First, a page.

‘Yooperlites,’ Upper Peninsula’s unique glowing stone, continues to draw rock hunters
DULUTH, MN. (Northern News Now) - The shores of Lake Superior are home to many treasures, and Michigan’s Upper Peninsula has an extra special find in store for rock hounds.
Yooperlites are a rock that emits a fiery orange light under the glow of UV rays. The shine is caused by florescent sodalite, a mineral hard to detect with the naked eye.
Deb Larson, an Ironwood native, and her husband Mark spend their nights on the shores of the UP looking for the unique rock.
“We came out here one night and we were successful right away, so we were hooked immediately,” Deb said.
The pair has the experience now as they hit the beach with bug nets and waterproof boots.
They are also equipped with homemade rock scoops, and Mark has made handles for their flashlights so they are easier to hold.
The Larsons said they have spent as much as 30 hours in one week hunting for the glowing stones in the dead of the night.
“They’re so unique, each one has something different about it that makes it special. It’s just fun to find them,” Deb said.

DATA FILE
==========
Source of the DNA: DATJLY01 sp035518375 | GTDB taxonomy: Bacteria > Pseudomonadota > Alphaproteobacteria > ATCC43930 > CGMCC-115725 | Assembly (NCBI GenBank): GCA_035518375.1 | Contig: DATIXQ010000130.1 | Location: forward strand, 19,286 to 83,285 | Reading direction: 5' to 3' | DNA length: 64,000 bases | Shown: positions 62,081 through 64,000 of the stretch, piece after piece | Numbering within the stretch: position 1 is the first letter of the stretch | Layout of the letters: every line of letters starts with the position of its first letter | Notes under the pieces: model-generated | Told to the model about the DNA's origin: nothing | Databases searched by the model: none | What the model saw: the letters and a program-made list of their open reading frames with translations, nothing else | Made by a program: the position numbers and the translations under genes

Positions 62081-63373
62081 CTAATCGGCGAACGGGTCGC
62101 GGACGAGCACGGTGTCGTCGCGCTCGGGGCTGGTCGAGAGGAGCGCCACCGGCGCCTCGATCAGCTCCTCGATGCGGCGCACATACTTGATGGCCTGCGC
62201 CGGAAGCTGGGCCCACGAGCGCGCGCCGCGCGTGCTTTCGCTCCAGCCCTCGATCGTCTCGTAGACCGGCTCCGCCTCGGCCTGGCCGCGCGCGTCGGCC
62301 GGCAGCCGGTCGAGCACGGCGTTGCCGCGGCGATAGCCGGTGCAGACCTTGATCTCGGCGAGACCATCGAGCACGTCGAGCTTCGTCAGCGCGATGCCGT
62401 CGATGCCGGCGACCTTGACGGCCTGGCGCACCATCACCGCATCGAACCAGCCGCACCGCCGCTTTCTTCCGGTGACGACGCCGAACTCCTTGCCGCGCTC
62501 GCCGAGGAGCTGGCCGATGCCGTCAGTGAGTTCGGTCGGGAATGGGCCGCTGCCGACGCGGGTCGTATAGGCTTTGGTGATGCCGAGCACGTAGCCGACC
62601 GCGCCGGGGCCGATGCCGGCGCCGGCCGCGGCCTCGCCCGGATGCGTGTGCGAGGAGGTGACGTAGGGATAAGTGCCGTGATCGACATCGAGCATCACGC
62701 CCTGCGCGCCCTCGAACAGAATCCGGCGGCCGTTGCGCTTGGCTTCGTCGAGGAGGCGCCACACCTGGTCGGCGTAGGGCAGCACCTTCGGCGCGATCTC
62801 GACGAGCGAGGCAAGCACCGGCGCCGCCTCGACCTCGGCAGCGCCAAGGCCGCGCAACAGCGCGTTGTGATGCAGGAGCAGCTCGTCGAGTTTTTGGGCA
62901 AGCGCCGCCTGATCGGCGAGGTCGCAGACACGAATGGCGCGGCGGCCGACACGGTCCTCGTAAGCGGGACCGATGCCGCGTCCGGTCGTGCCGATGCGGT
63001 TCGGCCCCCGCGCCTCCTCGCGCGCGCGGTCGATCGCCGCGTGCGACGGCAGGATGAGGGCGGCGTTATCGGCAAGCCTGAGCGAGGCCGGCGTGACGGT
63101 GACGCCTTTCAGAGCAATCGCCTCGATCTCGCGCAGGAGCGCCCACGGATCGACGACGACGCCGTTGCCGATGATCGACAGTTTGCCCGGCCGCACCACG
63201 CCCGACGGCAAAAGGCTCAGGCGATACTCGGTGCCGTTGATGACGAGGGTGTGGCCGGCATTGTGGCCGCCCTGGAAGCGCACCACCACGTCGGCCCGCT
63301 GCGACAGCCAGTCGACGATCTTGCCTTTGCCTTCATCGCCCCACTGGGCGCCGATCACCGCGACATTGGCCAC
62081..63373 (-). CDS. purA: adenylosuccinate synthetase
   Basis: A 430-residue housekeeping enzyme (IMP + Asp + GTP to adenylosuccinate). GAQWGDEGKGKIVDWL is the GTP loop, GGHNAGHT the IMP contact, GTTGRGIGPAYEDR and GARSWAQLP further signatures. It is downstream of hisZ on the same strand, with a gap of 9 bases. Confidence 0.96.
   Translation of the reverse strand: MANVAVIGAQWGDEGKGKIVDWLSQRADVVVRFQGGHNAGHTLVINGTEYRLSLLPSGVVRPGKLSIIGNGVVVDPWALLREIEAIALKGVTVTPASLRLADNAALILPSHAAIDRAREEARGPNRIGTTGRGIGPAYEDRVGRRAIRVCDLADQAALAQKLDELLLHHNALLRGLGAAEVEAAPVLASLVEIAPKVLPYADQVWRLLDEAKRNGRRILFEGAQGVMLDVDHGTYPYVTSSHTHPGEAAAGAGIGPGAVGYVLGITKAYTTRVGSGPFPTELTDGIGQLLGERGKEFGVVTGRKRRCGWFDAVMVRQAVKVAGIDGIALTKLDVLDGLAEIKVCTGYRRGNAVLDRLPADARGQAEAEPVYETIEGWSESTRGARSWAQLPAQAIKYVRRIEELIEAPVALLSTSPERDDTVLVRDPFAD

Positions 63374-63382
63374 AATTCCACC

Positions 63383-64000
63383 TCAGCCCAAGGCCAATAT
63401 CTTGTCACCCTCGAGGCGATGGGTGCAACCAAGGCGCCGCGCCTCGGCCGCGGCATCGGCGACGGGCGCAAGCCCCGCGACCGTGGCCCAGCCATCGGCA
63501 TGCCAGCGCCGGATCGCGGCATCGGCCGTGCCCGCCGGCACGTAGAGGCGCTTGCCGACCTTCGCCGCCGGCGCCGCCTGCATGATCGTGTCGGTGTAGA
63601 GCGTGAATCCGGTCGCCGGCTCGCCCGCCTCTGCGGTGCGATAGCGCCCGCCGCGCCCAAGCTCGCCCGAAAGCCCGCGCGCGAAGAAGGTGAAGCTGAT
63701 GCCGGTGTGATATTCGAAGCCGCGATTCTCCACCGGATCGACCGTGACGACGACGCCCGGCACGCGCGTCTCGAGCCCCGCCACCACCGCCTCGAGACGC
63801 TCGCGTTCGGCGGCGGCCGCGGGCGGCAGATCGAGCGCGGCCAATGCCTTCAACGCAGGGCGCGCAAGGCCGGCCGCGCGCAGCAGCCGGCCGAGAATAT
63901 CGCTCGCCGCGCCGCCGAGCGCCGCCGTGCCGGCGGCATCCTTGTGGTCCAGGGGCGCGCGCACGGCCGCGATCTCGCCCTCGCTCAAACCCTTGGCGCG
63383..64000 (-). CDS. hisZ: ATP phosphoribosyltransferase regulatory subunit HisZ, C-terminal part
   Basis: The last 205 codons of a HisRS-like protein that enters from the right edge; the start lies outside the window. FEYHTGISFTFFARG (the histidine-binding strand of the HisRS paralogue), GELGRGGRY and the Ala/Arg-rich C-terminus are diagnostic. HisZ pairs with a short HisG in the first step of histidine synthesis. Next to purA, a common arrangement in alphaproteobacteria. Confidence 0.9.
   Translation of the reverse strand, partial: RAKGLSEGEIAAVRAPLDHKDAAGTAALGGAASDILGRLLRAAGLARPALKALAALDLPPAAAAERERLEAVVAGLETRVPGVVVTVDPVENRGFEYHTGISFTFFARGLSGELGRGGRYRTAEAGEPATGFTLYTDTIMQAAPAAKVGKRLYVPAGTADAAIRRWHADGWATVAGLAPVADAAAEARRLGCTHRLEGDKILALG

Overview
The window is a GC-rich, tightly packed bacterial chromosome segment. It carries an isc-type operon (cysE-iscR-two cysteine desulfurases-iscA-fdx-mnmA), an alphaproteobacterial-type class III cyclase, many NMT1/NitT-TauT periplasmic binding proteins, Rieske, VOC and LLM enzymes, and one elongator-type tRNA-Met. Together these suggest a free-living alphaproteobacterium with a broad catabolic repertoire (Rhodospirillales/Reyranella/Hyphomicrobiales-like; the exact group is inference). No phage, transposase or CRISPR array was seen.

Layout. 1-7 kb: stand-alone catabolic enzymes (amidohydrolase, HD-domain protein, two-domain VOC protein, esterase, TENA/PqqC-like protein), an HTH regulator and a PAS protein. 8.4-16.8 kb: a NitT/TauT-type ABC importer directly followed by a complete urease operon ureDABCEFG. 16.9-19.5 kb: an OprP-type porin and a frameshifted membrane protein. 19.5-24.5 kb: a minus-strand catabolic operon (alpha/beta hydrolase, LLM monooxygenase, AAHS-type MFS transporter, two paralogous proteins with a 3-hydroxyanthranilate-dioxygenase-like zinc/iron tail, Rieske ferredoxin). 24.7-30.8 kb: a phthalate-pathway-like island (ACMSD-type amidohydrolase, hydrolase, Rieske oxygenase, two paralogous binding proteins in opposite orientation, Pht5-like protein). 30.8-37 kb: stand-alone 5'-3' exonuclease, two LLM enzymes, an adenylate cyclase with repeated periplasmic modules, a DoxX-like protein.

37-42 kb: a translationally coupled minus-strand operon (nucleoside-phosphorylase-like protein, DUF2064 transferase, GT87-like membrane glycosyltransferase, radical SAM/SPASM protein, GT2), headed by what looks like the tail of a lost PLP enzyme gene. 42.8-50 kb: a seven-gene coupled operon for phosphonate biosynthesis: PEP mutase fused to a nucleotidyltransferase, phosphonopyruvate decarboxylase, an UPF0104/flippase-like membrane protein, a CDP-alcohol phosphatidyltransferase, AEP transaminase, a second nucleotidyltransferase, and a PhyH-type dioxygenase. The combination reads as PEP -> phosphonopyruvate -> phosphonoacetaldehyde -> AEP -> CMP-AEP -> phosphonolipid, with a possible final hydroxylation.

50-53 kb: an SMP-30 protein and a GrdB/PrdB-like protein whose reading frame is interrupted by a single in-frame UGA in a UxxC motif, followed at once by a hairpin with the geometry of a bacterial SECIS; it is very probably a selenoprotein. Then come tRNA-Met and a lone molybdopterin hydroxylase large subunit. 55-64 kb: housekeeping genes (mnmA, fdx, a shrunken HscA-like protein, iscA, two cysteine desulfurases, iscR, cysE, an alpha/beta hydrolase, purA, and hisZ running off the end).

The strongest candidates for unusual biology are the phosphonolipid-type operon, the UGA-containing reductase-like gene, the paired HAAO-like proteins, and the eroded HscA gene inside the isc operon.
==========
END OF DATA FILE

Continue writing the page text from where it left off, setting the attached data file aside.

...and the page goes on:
It’s not only a love for the special rock but a love for each other, nearly 43 years strong, that keeps them hunting.
“I’d say the best experience is getting my partner to love rock hunting,” Mark said.
Mark added it is important to be careful of changing conditions so close to Lake Superior and take your time if you’re just starting.
“If you’re not finding any Yooperlites, then you’re going to fast, that’s what we always say,” Mark said. “You need to be thorough and slow.”
For those going out, Michigan does have laws about how many rocks can be collected. In one calendar year, 25 pounds of stone may be collected per person for non-commercial use.
That 25-pound limit is cumulative for all types of rocks, minerals and invertebrate fossils.
For more on Michigan’s rules regarding collecting and removal, click here.
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